Stash the Cash

It’s been a great month for the art world.

Fall auctions in New York reached an all-time record of US$2.65 billion, beating the previous record in 2014 of US$2.59 billion.

On offer at the auction were paintings from famous artists like Van Gogh, Paul Cézanne, and Jackson Pollock, to name a few.

And things got pretty hot.

A painting of Mexican artist Frida Kahlo titled Diego and I sold for US$34.9 million, almost 25 times what it sold for back in 1990. The painting, which shows the artist with tears in her eyes and an image of Diego Rivera (her husband and fellow artist) on her forehead, went for almost triple the highest amount any of her previous works fetched in auction before.

Over in Beijing, a Monet fetched US$24.1 million, the most a Western artist has ever sold for in mainland China.

And, of course, let’s not forget non-fungible tokens, or NFTs for short. NFTs are becoming quite popular in the art world, with digital NFTs making up a third of online art sales and 2% of the overall global art market.

One of the highlights in New York was a piece by Beeple, who earlier this year sold an NFT for a whopping US$69.5 million.

This time, he came back with ‘HUMAN ONE’, a real life seven-foot-tall sculpture and NFT hybrid that shows an astronaut walking through different landscapes — which sold for a nice US$29 million.

So, as you can see, there’s lots happening in the art world. As Evan Beard from Bank of America told CNBC:

Art market sentiment is sky high at the moment, driven by low interest rates, stock market wealth effect, inflationary monetary policy and new crypto wealth that needs to be parked somewhere.

Yep, there is a lot of money around…and people are looking for a refuge from inflation for it.

This week, during a US Senate committee meeting, US Fed Chair Jerome Powell admitted what everyone else already knew. That is, that this bout of inflation is anything but transitory:

We tend to use [the word transitory] to mean that it won’t leave a permanent mark in the form of higher inflation. I think it’s probably a good time to retire that word.

He also said he’s thinking about speeding things up when it comes to tapering stimuli.

This — together with uncertainty regarding the new COVID-19 variant, Omicron — spooked the markets.

Yet it didn’t deter investors from ‘buying the dip’. On Tuesday, retail net purchases of US equities hit a record high of US$2.2 billion, according to data from Vanda Research.

It doesn’t look like the market really believes the US Fed will tighten significantly with debt at record highs.

But expectations play a big role in inflation too.

HOODWINKED! Why Australia’s ‘miracle’ economy is a farce

At the moment people are feeling richer. Everything is up. Even through the pandemic, home prices, stocks, and Bitcoin [BTC] have continued to go up…all pumped by Fed money.

Everything except real wages.

According to the US Labor Department, wages and salaries increased 4.2% for the 12 months to September 2021. Still, inflation came in higher at 5.4%.

As I’ve written before in these pages, there’s a labour shortage. If people start to feel the pinch from higher prices they may negotiate higher salaries or bring spend forward before prices rise…which could feed into higher inflation.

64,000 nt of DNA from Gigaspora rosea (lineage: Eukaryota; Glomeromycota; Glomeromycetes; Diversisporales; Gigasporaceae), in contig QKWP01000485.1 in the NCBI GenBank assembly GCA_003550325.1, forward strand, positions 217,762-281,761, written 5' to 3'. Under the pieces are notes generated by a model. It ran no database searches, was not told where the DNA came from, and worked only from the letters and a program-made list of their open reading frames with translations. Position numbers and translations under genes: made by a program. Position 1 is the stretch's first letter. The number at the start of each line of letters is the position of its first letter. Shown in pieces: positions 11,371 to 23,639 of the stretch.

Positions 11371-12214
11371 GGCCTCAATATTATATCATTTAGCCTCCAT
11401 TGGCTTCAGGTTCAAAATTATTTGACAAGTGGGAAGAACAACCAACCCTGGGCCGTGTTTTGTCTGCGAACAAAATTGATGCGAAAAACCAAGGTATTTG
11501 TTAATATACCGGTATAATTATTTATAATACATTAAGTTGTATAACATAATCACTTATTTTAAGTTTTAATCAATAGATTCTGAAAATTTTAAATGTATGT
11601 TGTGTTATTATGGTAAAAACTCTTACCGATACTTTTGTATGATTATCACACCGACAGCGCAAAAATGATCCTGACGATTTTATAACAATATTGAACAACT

So while the Fed may be giving the impression that they have things under control, history shows that no one can really control inflation.

Unfortunately, there is not much we can do to influence external factors like pandemics, inflation, and interest rates. All we can do is try to play the best hand we can with the limited information we have.

In the words of writer and historian Pacho O’Donnell:

A Shakespearean character says fate shuffles the cards but we are the ones who play. There are things where one is already very conditioned: social class, ideology, where he lives, where he was born, etc. But there is a bit that depends on us. That little piece is what we can do in our lives…

Achieving financial independence is one step to give us more freedom and flexibility to choose the life we want to live.

Also, as Greg has mentioned we will no longer be publishing The Rum Rebellion after next Friday, 10 December, so this will be the last weekend issue you will receive.

Thank you for all your support throughout these years. You can still follow my writing in Money Morning and follow me on Twitter, @SelvaFreigedo.

Have a great weekend.


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Selva Freigedo,
For The Rum Rebellion

PS: The Rum Rebellion is a fantastic place to start your investment journey. We talk about the big trends driving the Australian Economy. Learn all about it here.

Selva Freigedo is a research analyst for The Rum Rebellion.

Born in Argentina, her passion for economic analysis started at a young age. Her father was an economist for the Argentinean governments and the family used to discuss politics and economics at the dinner table.

Argentina is a country with an unusual economic history. Growing up there gave Selva first-hand experience on different economic phenomena such as hyperinflation, devaluation and debt default.

Selva has also lived in Brazil, Spain and the USA.

Back in 2000 she was living in the US as the dot com bubble popped…
And in 2008 she was in Spain as the property market exploded and then collapsed…

She has seen first-hand what happens when bubbles burst.

Selva joined Fat Tail Investment Research’s team in 2016, as an analyst. She now writes from her vantage point in Australia, where she settled in 2015.

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